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Dismissal of Wrongfully Convicted Prisoner’s Fabricated Evidence Claims Upheld on Appeal

Dismissal of Wrongfully Convicted Prisoner’s Fabricated Evidence Claims Upheld on Appeal

by David Reutter

The Fourth Circuit Court of Appeals has affirmed a grant of judgment on the pleadings to two officers from North Carolina’s Charlotte-Mecklenburg Police Department in a civil rights case that alleged they had fabricated evidence.

In 1999, Shawn Massey was convicted of robbery with a dangerous weapon, felonious breaking and entering, and three counts of second-degree kidnapping, which resulted in an aggregate sentence of 137 to 183 months.

The convictions stemmed from a May 22, 1998 incident in which the victim, Samantha Wood, said she returned home at around 10 a.m. with her two young children and found an armed man at the door of her apartment. He held a gun to her eighteen-month-old child, pushed the family into the apartment and attempted to rape her.

Because Wood was menstruating, the man instead searched for money and Wood gave him over sixty dollars from her purse. After 30 minutes the man left the apartment. Despite his threat to kill Wood and her family if they reported the incident, she called the police.

The description she gave to Officer J.J. Ojaniit was of a black man who wore “his hair pulled back from his face and (4) small braids on the back of his head.” The next day Officer Gerald Esposito spoke to a witness who had seen a black man exit the apartment, and reported that the witness also said the man had small braids. Based upon that identification and Massey being placed near the crime scene, an arrest warrant was obtained. Massey subsequently went to trial, where Wood positively identified him; he was convicted and his conviction was affirmed on appeal.

In the mid-2000s, the Wrongful Conviction Clinic at Duke University began investigating Massey’s case. The Clinic obtained a series of mug shots taken of Massey between April 18, 1991 and May 29, 1998. Each showed him with short hair. Two professional barbers submitted affidavits that Massey could not have grown his hair long enough to have it braided in cornrows between March 9, 1998, the date one of the mug shots was taken, and the day of the May 22 crime. The Clinic also discovered that Wood had expressed doubt to the prosecutor that Massey was her assailant after first seeing him in court.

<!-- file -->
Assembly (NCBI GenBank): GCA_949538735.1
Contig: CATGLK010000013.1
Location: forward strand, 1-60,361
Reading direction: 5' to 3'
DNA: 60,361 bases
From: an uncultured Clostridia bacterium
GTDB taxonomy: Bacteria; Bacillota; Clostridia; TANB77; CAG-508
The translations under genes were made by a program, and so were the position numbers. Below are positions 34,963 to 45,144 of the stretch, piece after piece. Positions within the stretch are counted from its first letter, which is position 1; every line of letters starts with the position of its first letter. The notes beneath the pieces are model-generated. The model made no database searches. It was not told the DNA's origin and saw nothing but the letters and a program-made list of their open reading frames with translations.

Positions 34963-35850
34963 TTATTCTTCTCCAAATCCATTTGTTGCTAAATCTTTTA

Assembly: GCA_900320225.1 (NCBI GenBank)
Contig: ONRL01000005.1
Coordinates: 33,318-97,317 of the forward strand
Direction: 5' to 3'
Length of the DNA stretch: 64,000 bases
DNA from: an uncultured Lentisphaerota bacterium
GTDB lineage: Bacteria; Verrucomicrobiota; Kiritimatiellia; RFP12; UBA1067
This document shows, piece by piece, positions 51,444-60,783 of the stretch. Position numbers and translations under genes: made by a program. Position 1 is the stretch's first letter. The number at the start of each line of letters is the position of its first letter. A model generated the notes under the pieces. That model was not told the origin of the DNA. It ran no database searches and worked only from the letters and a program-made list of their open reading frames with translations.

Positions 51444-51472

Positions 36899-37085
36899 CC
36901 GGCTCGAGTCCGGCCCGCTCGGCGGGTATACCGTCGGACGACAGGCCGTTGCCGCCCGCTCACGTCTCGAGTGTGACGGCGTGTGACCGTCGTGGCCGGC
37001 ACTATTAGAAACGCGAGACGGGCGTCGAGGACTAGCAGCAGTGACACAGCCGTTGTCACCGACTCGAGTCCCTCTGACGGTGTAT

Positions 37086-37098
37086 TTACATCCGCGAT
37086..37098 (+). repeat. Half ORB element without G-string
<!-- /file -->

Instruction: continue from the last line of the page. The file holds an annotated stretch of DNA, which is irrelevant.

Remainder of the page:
Based upon that evidence, the Clinic’s investigation prompted the prosecutor to move to set aside Massey’s conviction, and he was released after the state court granted the motion on May 6, 2010. Massey then filed suit in federal court, alleging he had been wrongfully arrested, convicted and imprisoned for almost 12 years based on fabricated evidence. He raised claims for “violation of due process under the Fifth and Fourteenth Amendments, unreasonable seizure and malicious prosecution under the Fourth and Fourteenth Amendments, and conspiracy to contravene his constitutional rights.”

The defendants moved to dismiss under F.R.C.P. 12(c), arguing that the complaint failed to state a claim. The district court granted their motion and Massey appealed.

On July 21, 2014, the Fourth Circuit affirmed the dismissal. The first issue was that Officer Esposito had fabricated a witness statement that the assailant wore braids. Massey’s argument, that if he did not wear braids then he could not have been the assailant, was an “overstatement” according to the Court of Appeals. Myriad factors “influence a witness[’s] memory and perception,” the Court noted.

Moreover, the suspect having braids was not a central issue at trial. The prosecution’s case focused on positive in-court identifications and contradicting alibi evidence. Thus, even if Esposito had fabricated the statement in his report, there was not a strong nexus with Massey’s conviction.

Next, the appellate court turned to the claim that Officer Ojaniit had omitted in his report the words “the most” from Wood’s statement, after viewing a photo lineup, that Massey looked “the most like” her assailant. The Fourth Circuit observed that not only was Massey positively identified and placed near the crime scene, Ojaniit had accurately described Wood’s complete statement to the jury at trial.

Further, Massey had failed to object to recommendations by a magistrate judge with respect to the defendants’ motion for judgment on the pleadings, and the Fourth Circuit stated that “Our precedent ... is ‘replete with warnings that the consequence of failing to file objections [to a magistrate’s report] is waiver of the right to appeal.’”

The Court of Appeals noted that “Fabrication of evidence alone is insufficient to state a claim for a due process violation; a plaintiff must plead adequate facts to establish that the loss of liberty – i.e., his conviction and subsequent incarceration – resulted from the fabrication.” The appellate court concluded that it could not be shown that Massey’s “conviction was a reasonably foreseeable result of [the] initial act of fabrication.” Consequently, the district court’s order of dismissal was affirmed. See: Massey v. Ojaniit, 759 F.3d 343 (4th Cir. 2014).

 

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Massey v. Ojaniit


 

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